She was unable to attend, but in a prearranged video she thanked Seattle’s sports fans for voting for her.
The UW’s crew won its fifth consecutive Intercollegiate Rowing Association national championship — something no other school has done — and the school’s 18th IRA title.
The Huskies held off Pac-12 rival California in the final. The crew consisted of coxswain Stuart Sim, stroke Alexander Perkins, No. 7 Henry Meek, No. 6 Marcus Bowyer, No. 5 Jacob Dawson, No. 4 Ivan Piton, No. 3 Ezra Carlson, No. 2 Michael Evans and bow Eric Ledbetter. For Michael Callahan, it was his sixth IRA varsity eight national championship in his eight seasons as head coach.
“It feels good to be able to use the D-word,” said Ledbetter, when asked about the Huskies’ growing dynasty. “Day to day, we don’t think about it. It’s a day to day grind, and out of it comes results.”
While the rowers mugged for photos, Meek and Bowyer held up fingers that wore four national title rings each.
Moon’s sporting resume is impressive, one that began in Seattle and continues to this day: A 1978 Rose Bowl victory for the Huskies over Michigan, five Canadian Football League Grey Cup championships and nine Pro Bowl selections during his 17-year NFL career, capped by becoming the first African-American quarterback to enter the Pro Football Hall of Fame.
Moon, who was chosen as the 1977 Man of the Year event winner for the UW’s Pasadena breakthrough, nearly left the Huskies football program two years earlier while encountering tough times as a sophomore. He was booed a lot, with some of it racially tinged.
“My mom told me, “You chose to go up there and you’re going to stick it out — it could happen someplace else,” he said. “I owe all of my success to her.”
The ever popular Calabro was presented to the crowd by former Sonics coach and point guard Lenny Wilkens, who said the broadcaster had the innate ability to make people feel that they were a part of the action.
“You’re going to have games that aren’t so good, but Kevin sold every game,” Wilkens said.
Calabro described how he wanted just one shot at an NBA announcing job, that he would have been content had he called just one game. Pointing to Sikma and Payton in the dinner crowd, he offered thanks to many for enabling him to find a niche in the city.
“The nineties were an incredible time for sports in Seattle–I just felt like a stowaway on the SuperSonic transport,” he said.
The Ackerleys and their foundation were feted by videos that included several NBA luminaries, including NBA commissioner Adam Silver. Ginger Ackerley spoke briefly to the crowd, paying homage to her spouse, who died in 2011.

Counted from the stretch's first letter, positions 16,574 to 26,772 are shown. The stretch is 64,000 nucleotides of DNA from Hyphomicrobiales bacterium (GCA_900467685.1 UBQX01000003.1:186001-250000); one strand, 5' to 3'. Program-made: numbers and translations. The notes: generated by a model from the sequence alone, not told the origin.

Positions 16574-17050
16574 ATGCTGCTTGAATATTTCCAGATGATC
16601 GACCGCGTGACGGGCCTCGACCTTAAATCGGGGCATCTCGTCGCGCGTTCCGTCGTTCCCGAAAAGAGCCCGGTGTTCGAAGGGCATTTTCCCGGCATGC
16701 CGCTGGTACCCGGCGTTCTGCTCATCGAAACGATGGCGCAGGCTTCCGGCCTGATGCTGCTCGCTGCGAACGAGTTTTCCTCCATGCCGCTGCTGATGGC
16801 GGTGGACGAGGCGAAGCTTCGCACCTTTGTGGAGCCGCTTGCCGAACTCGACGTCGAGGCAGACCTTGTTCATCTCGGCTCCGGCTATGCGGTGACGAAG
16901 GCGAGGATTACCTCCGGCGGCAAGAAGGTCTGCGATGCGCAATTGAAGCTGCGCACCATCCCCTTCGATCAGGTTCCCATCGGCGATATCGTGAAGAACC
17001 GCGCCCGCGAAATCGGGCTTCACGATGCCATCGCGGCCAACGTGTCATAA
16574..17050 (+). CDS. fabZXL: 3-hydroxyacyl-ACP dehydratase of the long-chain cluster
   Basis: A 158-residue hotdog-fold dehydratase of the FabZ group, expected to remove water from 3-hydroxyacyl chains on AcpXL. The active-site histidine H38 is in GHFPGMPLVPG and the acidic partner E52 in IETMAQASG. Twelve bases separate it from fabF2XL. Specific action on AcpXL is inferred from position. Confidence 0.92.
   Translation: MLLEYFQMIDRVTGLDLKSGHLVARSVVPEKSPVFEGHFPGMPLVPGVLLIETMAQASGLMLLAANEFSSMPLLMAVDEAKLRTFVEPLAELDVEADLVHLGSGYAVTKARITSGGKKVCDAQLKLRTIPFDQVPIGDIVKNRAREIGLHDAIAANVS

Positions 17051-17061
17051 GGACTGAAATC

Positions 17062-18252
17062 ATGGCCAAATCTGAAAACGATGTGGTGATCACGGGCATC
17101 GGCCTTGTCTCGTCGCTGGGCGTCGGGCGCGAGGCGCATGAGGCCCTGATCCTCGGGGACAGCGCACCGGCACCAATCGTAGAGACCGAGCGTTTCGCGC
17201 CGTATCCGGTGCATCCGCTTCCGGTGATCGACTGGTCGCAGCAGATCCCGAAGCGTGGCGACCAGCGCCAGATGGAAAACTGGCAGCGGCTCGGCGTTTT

“My husband would have loved this,” she said.
Collier played her senior season of high school basketball at Seattle Christian School while undergoing chemotherapy for leukemia. She worked through the health scare to earn McDonald’s prep All-America recognition, a first for a girl in the state. Then Collier tore knee ligaments in her first UW practice, but has fully recovered to become the current center starter as a junior.
“It’s just shocking,” she said of the award. “It’s been a year now, and to still be inspiring people is crazy. It’s a huge honor.”
Collier, who was accompanied by high-scoring Huskies teammate Kelsey Plum and family members to the event, also has had to deal with her mother, Ann, recovering from a pair of breast cancer surgeries.
“She’s a true survivor; I’m just Katie,” she said. “(But) I know I can handle things, knowing I’m 22 years old and learning and taking life as it comes.”
Her UW coach, Mike Neighbors, said, “Every time I look at her — wins and losses, ups and downs, life on the road — you can’t help but just go, ‘What am I complaining about? Look at what this kid overcame.'”
The streamlined event lasted just shy of two hours at the stately Paramount, rare for any awards show.
Kenny Mayne, former Channel 13 sportscaster turned ESPN humorist, provided a program highlight when he had two local boys, cousins Braylen Lyon, 7, and Ricky Danner, 5, recreate the fateful play from the end of Super Bowl XLIX, one in which Russell Wilson threw a widely debated interception that sealed New England’s win.
The idea was to exorcise the demon play.
Lyon, who wore a Marshawn Lynch jersey, took a read-option handoff from Danner, dressed in Russell Wilson’s No. 3, and dove onto a mat, presumably scoring the winning touchdown that never was, drawing a delighted roar from the crowd. The Lenny Wilkens Foundation, through the Odessa Brown Clinic, arranged for the youngsters to participate in the skit.
Lyon even upstaged Mayne in the process, drawing another roar when he went off script and said, “It’s all about the action, boss.”